(5.56mm (5.56 x 45 mm) Ammunition)

    Now, contrast this with the size of a standard .22 long rifle bullet:


    That's the kind of round I used to target shoot with, and is more than sufficient for any small rodent that actually requires a firearm to deal with.

    While looking for a sample of a .22 bullet, post impact, I came across this site:


    If you'll scroll down, you can see photographs of the impact damage a .22 bullet causes on an apple at different speeds. For sheer fascinating photography, this site amazes me, but also check out the EMB bullet going through the gel block (third picture down)... that's a block of JELL-O. Look at the shock wave. That's what a bullet does when it hits you.

    Now, here's where things get a bit funny... let's stick with the .22 for a moment.

    When Hinkley shot Reagan, Ronnie didn't even know he'd been hit (is this a bad time for an altzheimers joke?), but rather he thought he'd broken a rib when the secret service threw him to the ground.

    Brady, who was shot in the attack, has been paralyzed ever since.

    When Sirhan Sirhan killed Bobby Kennedy, he used a .22 pistol, but managed multiple shots. (I'm going to guess six from memory, but I'd have to look it up to be sure).

    Now, those are three very widely different outcomes from a bullet with only a fraction of the powder behind it that you'd get from a .223.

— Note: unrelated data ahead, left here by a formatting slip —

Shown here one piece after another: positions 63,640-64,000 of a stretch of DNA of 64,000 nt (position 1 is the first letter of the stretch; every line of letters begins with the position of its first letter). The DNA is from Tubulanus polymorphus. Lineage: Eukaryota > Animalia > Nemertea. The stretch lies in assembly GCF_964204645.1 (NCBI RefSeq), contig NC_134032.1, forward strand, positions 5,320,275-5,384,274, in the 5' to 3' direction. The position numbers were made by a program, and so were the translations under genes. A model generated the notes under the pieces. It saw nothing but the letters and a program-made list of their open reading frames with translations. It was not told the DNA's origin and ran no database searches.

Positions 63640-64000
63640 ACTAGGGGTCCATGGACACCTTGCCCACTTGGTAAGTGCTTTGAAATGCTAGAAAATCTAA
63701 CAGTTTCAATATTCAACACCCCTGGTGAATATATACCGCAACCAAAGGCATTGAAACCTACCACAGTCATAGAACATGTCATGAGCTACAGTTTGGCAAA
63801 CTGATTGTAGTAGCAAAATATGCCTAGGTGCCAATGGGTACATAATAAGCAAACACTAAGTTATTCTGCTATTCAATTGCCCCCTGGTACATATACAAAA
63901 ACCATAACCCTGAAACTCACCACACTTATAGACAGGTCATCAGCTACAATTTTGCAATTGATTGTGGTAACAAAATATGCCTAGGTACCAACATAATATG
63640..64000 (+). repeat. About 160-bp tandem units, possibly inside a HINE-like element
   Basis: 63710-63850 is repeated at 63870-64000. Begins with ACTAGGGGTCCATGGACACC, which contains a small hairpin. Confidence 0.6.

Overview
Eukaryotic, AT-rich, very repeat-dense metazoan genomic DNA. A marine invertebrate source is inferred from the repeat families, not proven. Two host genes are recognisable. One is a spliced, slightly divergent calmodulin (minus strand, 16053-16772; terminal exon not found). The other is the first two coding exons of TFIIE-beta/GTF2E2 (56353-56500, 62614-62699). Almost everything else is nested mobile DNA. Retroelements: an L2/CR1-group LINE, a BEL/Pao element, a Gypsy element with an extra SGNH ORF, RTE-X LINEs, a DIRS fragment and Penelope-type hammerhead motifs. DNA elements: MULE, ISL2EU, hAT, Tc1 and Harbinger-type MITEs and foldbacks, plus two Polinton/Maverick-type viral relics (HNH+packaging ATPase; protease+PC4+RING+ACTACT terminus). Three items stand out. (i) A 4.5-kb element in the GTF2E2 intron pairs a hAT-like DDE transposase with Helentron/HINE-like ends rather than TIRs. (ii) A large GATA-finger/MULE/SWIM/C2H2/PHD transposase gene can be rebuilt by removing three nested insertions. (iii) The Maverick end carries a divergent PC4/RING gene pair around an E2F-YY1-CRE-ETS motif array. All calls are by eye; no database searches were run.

Go back to that website that shows what some of those bullets can do to a piece of fruit. There's a shot of a .223 round exiting an orange, with the bullet now traveling almost sideways. Remember what I said earlier about the 5.56 (equivalent of .223) round having a tendancy to 'tumble' in a body?

    Go back and look at that gel block again as well. Imagine that shockwave from a subsonic round that's tumbling as it goes through you, with all the powder behind it that you can see in the earlier photos that show a sense of scale.

    You need THAT much surrogate penis to take on one of THESE:



    Edit: fixed a link, took out one that doesn't work.
  27. Garner Great God and Founding Father

    Going for a bit of a side topic here, but I happen to find prairie dogs extremely cute and not just rodents fit for sport hunting (like their cousins, the ugly squirrels).

    Re: Prairie dogs can impact the landscape... Yes, but this doesn't automatically equate to a bad things. For example, they're water conservationists! For those who want to see some good articles on why prairie dogs aren't bad things, please check this site out:

    (Keystone Species)

    Now, I'm not saying they can't cause problems. I have a huge soft spot for rabbits and someday hope to own a very large and well enclosed field, screened from birds of prey and foxes and neighborhood dogs where I can have a colony of rabbits all my own.

    I also want to have a very nice garden. These two goals will require extreme demarcation if they are to exist at the same time.

    Prairie dogs, like rabbits, make decent pets: